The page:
One of the consolations of winter is the growing role of the moon and stars in our lives. Last night, I watched the moon rising in a fine crescent over the sea, backing into the inky gap between Jupiter and Saturn.
Together with Venus, these are the easiest planets to spot at the moment because, at dusk, they form a nice easterly curve up from the horizon in the southwest.
As the night deepens, you’ll be able to pick up the constellations ever present in the northern night sky: the two Bears, Cassiopeia, Cepheus and Draco the serpent or dragon.
The first three are important to the nightwalker: the constellation of Little Bear holds the North Star and, when you know how to read them, both Cassiopeia and Big Bear point the way north.
Fascinatingly, the head star of Draco was the pole star for the ancient Egyptians, who constructed their pyramids so that the serpent’s head should be visible from the entrance passage.
Because the stars are slowly parading through our night sky, Draco’s head will once again shine forth as our pole star in about 21,000AD. Assuming we make it that far as a species.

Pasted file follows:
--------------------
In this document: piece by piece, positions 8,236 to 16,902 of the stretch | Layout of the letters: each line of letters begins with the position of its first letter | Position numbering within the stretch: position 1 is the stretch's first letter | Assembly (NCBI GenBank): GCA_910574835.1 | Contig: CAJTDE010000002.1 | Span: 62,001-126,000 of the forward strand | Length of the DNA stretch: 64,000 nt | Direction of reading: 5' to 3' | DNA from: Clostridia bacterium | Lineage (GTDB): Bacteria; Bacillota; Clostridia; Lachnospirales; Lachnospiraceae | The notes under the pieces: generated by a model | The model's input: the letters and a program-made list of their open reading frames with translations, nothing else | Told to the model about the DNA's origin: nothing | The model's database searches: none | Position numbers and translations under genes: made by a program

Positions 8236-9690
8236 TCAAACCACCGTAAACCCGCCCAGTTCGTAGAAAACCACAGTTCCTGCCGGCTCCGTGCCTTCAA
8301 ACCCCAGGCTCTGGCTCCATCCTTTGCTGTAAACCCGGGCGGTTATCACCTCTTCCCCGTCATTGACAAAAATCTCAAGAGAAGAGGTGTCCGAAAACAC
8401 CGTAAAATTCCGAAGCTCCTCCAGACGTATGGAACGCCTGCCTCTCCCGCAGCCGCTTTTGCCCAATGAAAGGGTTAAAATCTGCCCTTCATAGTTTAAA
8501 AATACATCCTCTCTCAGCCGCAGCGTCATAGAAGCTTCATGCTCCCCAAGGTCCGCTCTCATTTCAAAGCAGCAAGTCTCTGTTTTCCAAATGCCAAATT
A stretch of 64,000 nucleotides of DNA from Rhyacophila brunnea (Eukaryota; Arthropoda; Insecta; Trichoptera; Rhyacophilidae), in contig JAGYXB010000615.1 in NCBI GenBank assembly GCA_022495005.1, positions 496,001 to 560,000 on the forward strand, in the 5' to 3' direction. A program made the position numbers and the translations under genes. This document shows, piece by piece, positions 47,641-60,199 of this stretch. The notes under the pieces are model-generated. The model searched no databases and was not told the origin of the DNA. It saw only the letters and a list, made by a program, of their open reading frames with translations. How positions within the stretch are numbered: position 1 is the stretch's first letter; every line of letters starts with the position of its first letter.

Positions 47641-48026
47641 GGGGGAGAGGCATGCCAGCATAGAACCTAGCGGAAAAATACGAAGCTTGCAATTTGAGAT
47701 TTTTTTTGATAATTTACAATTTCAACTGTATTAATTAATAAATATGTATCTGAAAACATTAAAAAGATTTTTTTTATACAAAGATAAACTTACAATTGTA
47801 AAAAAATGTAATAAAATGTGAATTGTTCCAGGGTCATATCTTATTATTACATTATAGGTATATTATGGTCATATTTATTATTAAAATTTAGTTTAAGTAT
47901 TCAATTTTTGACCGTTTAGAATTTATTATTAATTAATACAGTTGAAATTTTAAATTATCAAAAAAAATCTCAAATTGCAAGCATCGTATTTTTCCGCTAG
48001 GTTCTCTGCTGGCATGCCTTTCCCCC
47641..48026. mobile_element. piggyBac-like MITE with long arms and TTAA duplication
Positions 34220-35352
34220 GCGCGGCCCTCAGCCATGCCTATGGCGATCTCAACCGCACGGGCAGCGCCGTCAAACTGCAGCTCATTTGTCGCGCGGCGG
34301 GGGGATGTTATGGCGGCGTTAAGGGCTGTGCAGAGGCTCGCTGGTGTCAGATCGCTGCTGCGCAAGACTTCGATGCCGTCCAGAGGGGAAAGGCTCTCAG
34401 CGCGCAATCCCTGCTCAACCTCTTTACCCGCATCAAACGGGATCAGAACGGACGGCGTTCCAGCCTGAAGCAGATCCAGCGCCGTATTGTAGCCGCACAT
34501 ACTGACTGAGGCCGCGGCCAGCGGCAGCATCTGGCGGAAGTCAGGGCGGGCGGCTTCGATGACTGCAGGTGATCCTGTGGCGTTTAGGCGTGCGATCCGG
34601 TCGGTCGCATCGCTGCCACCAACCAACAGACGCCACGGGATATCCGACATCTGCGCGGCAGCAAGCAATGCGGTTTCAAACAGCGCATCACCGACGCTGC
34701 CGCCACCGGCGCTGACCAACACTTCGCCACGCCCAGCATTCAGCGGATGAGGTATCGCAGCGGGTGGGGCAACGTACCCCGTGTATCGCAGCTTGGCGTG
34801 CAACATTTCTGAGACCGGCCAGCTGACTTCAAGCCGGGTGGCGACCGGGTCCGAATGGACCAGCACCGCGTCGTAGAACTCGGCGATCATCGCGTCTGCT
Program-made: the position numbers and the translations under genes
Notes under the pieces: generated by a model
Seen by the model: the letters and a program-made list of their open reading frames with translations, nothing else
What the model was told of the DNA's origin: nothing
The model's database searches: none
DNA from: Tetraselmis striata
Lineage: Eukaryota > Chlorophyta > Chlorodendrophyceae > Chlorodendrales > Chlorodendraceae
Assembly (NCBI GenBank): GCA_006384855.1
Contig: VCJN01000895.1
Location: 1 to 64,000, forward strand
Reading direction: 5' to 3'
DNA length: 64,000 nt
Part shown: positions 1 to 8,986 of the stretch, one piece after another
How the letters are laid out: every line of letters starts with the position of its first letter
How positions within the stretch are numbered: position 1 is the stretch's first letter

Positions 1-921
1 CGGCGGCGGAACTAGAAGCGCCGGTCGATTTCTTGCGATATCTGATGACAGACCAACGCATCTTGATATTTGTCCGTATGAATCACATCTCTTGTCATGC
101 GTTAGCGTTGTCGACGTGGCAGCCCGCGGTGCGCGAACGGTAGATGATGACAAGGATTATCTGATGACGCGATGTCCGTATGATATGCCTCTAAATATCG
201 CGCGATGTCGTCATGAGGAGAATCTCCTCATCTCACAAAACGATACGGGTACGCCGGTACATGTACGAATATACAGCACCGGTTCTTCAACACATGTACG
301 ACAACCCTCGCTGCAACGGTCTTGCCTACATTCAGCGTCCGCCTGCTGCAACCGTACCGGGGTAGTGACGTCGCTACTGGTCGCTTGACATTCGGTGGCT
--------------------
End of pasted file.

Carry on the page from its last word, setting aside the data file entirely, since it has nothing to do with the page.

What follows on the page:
In winter, we get the starry show of every child’s favourite pattern of stars, Orion the hunter, who draws his deadly bow in the east.
In fact, I’d go so far as to say that winter is the finest time to explore, not only the celestial firmament, but also terra firma.
The weather is nowhere near as bad as we fear and the darkness brings the twin balms of silence and solitude.
I hiked about 72km over four days while on Dartmoor and saw no more than eight other human beings the whole time — and only one group of four who were close enough to bid good day.
The only action that broke the peace were military manoeuvres: four helicopters ploughing furrows in the sky over my head for half an hour.
Hiking back up to the car park, following the North Star with Jupiter at my back and Orion by my side, I saw two headtorches bobbing in the distance. I passed an empty tent.